Smivs writes "Scientists have concluded that moons like the Earth's are actually quite rare. Only 5-10% of planetary systems are likely to contain moons formed by planetary collisions. 'By the time the Earth's moon formed, when the Sun was 30 million years old, the planet formation process in our Solar System should have been approaching its end. In the latest study, Dr Gorlova's team looked at the heat signature of stars using the infrared. This allows astronomers to predict how much of that heat comes from the star itself and how much is re-emitted by dusty material encircling it.'"
Handhelds

Trolltech GPLs Qtopia Phone Edition 78

Posted by ScuttleMonkey
from the all-the-cool-kids-are-doing-it dept.
Provataki writes "Trolltech has announced that they are releasing the new version of Qtopia Phone Edition under the GPL along with a port on the FIC Neo1973 smartphone. Trolltech also continues to support Greenphone as a reference platform for mobile development within the company and through its partners. Benoit Schillings, CTO of Trolltech (also of BeOS fame as one of the original Be, Inc. engineers) commented on the news."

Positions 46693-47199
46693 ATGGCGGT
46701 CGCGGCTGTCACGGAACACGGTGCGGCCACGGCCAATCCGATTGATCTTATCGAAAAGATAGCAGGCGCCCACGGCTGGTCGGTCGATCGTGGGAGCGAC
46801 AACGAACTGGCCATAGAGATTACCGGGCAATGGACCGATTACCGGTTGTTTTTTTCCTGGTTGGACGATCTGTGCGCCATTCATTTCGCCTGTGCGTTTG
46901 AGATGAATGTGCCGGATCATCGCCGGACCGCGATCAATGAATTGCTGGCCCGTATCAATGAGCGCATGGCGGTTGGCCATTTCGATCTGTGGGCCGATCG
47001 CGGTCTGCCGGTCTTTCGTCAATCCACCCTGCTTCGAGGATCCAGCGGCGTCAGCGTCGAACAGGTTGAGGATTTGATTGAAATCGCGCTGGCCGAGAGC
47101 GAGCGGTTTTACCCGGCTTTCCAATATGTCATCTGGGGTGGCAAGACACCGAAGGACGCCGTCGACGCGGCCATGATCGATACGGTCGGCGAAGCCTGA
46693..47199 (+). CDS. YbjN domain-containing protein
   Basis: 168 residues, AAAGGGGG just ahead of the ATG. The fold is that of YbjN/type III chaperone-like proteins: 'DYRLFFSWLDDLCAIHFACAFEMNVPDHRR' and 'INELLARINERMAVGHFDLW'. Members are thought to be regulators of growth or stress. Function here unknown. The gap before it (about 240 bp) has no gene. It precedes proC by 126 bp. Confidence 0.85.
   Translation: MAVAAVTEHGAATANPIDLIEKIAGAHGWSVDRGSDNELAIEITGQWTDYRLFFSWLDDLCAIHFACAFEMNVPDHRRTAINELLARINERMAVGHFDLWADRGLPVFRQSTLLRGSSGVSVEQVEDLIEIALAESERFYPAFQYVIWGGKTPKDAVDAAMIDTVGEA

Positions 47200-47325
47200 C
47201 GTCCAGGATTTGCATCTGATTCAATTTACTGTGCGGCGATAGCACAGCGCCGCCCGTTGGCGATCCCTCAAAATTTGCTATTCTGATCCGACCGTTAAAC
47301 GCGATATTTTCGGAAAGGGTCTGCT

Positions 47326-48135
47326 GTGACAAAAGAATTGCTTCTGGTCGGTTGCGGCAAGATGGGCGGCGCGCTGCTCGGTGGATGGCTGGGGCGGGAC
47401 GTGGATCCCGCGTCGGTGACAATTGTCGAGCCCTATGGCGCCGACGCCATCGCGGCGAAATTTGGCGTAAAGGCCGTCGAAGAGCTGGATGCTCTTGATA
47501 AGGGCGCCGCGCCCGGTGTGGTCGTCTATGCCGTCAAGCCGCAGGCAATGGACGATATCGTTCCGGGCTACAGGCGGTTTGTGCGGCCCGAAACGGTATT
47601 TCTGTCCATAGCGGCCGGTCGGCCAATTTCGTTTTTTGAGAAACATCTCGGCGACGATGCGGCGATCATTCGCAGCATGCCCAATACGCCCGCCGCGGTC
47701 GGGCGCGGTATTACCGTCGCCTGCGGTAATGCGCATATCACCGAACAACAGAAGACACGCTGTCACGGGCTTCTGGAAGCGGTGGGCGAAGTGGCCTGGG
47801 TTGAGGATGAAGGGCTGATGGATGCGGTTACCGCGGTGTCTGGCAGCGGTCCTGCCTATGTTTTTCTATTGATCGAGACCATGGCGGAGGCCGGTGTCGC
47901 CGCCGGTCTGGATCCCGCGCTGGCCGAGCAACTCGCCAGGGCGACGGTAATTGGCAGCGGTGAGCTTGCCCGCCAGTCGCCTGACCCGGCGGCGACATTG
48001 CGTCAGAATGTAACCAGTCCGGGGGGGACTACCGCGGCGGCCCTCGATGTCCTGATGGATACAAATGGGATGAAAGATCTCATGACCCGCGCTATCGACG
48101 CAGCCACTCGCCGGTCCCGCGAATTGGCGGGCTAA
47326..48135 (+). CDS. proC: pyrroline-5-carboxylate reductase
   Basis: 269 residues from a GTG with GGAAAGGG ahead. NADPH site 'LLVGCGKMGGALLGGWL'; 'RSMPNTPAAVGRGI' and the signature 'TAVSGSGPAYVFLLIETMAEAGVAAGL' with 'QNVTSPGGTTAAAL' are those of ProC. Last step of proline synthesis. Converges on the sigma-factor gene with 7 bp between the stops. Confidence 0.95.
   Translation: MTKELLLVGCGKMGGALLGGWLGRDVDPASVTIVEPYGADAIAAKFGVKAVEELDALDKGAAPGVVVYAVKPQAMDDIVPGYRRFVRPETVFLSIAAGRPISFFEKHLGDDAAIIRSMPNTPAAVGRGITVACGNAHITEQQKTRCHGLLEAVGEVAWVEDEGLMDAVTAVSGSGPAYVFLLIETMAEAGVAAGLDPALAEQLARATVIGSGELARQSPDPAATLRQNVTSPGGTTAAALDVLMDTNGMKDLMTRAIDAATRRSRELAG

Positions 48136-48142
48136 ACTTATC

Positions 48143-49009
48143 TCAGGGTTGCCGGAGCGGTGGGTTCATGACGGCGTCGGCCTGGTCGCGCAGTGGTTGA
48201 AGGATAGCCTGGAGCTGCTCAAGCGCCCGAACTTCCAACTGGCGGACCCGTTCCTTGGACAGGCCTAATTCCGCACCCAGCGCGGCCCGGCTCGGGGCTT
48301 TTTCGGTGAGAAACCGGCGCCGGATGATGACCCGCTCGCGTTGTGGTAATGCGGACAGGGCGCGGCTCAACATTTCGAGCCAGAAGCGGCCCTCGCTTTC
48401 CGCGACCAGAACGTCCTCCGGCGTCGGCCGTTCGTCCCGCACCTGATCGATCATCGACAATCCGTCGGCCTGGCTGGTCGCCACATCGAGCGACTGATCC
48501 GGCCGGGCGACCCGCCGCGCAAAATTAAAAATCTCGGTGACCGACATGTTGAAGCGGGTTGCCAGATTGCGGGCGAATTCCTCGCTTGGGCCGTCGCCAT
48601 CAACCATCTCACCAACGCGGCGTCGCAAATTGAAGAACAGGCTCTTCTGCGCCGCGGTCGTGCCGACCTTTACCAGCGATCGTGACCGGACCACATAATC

Space

Ancient Star Found, Estimated at 13.2 Billion Years Old 377

Posted by Zonk
from the insert-your-mom-joke-here dept.
raguirre writes "An article on Physorg.org reports that a newly found star may be as old as the universe itself. Recent studies have concluded that the Big Bang occurred somewhere in the neighborhood of 13.7 Billion years ago. The star, a heavy-elements laden fossil labeled HE 1523-0901 on charts was probably born right around the same time; approximately 13.2 Billion years ago. 'Today, astronomer Anna Frebel of the the University of Texas at Austin McDonald Observatory and her colleagues have deduced the star's age based on the amounts of radioactive elements it contains compared to certain other "anchor" elements, specifically europium, osmium and iridium.'"
Sci-Fi

+ - Battlestar Galactica To Continue

Submitted by turboflux